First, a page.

Thinking Strategically: The Competitive Edge in Business, Politics, and Everyday Life – Avinash K. Dixit, Barry J. Nalebuff

Chapter 10

The Strategy of Voting

The foundation of a democratic government is that it respects the will of the people as expressed through the ballot box. Unfortunately, these lofty ideals are not so easily implemented. Strategic issues arise in voting, just as in any other multiperson game. Voters will often have an incentive to misrepresent their true preferences. Neither majority rule nor any other voting scheme can solve this problem, for their does not exist any one perfect system for aggregrating up individuals’ preferences into a will of the people.*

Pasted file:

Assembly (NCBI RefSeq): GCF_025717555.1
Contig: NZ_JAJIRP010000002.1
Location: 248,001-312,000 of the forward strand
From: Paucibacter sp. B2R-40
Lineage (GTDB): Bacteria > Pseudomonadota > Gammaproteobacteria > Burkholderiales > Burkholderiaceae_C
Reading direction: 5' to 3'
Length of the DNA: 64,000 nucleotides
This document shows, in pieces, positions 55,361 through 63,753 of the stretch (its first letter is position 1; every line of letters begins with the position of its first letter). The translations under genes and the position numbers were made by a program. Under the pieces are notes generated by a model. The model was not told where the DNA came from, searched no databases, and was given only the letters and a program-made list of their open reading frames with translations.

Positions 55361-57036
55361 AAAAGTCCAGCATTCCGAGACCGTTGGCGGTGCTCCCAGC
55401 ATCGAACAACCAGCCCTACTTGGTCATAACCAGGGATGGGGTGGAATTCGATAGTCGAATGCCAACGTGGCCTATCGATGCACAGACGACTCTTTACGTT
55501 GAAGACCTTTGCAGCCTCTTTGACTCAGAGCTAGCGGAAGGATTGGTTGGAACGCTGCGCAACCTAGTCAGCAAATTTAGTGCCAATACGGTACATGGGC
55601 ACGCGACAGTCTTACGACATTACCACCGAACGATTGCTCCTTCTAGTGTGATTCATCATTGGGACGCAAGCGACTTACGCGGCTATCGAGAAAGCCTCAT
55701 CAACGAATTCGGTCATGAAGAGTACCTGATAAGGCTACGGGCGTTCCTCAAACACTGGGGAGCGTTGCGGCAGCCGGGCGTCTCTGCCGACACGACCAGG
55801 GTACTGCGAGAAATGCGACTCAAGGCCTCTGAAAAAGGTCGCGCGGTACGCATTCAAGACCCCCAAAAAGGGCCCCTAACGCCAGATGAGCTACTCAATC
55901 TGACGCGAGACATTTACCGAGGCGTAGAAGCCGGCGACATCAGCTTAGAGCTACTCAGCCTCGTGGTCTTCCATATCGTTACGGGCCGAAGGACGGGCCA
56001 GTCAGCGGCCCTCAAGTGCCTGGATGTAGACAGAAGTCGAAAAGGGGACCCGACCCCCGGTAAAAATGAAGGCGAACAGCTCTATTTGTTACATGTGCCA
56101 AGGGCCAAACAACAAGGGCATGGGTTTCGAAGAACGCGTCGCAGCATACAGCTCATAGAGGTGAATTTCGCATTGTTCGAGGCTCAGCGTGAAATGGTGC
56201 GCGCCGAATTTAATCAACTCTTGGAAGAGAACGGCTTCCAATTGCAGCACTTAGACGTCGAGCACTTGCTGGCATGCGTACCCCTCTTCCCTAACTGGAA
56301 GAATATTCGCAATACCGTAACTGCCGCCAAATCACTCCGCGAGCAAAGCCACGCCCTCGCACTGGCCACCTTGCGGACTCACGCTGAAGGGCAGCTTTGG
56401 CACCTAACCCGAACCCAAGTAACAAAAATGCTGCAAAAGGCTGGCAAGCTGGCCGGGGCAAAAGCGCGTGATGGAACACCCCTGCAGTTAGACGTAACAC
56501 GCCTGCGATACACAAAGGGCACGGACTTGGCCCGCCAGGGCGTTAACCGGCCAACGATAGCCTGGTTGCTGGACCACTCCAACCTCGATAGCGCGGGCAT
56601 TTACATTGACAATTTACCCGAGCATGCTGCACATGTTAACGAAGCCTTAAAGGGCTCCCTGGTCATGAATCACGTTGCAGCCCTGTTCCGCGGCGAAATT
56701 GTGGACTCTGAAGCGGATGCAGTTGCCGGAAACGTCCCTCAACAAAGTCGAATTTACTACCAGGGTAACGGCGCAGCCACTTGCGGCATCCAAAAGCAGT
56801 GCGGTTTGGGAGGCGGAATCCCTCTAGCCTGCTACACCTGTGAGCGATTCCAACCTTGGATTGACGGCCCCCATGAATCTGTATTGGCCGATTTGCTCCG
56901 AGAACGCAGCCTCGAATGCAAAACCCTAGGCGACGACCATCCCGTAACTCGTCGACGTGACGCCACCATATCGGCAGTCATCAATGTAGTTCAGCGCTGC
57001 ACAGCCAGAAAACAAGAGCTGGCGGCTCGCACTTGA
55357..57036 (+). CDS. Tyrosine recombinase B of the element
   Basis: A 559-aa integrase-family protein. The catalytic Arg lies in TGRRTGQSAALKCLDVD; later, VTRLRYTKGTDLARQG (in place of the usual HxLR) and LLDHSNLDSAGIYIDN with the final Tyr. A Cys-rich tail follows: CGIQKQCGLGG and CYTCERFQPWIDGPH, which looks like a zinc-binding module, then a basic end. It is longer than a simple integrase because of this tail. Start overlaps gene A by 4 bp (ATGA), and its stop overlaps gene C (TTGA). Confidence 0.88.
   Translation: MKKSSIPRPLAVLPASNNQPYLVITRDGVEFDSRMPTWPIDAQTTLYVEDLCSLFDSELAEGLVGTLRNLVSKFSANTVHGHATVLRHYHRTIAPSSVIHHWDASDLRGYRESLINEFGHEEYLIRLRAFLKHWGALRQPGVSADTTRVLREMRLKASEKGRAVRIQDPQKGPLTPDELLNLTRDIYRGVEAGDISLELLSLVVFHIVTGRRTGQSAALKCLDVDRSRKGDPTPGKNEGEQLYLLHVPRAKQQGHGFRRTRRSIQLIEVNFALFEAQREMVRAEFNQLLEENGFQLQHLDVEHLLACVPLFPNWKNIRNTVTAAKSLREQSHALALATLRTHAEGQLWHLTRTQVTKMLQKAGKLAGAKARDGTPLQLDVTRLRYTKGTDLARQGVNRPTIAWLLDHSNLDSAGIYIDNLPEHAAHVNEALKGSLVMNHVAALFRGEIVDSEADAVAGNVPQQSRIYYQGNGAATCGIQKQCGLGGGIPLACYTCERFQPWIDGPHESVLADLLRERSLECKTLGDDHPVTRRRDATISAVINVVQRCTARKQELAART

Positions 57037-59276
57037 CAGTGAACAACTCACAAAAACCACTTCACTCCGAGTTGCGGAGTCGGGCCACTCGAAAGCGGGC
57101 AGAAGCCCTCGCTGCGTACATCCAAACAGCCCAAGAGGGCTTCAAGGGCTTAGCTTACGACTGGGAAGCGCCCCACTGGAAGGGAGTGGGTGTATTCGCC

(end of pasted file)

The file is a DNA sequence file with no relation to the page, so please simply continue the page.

* This deep result is due to Stanford University professor Kenneth Arrow. His famous “impossibility” theorem shows that any system for aggregating unrestricted preferences over three or more alternatives into a group decision cannot simultaneously satisfy the following minimally desirable properties: (i) transitivity, (ii) unanimity, (iii) independence of irrelevant alternatives, (iv) non-dicatatorship. Transitivity requires that if A is chosen over B and B is chosen over C, then A must be chosen over C. Unanimity requires A to be chosen over B when A is unanimously preferred to B. Independence of irrelevant alternatives requires that the choice between A and B does not depend on whether some alternative C is available. Non-dicatorship requires that there is no individual who always gets his way and thus has dicatorial powers.

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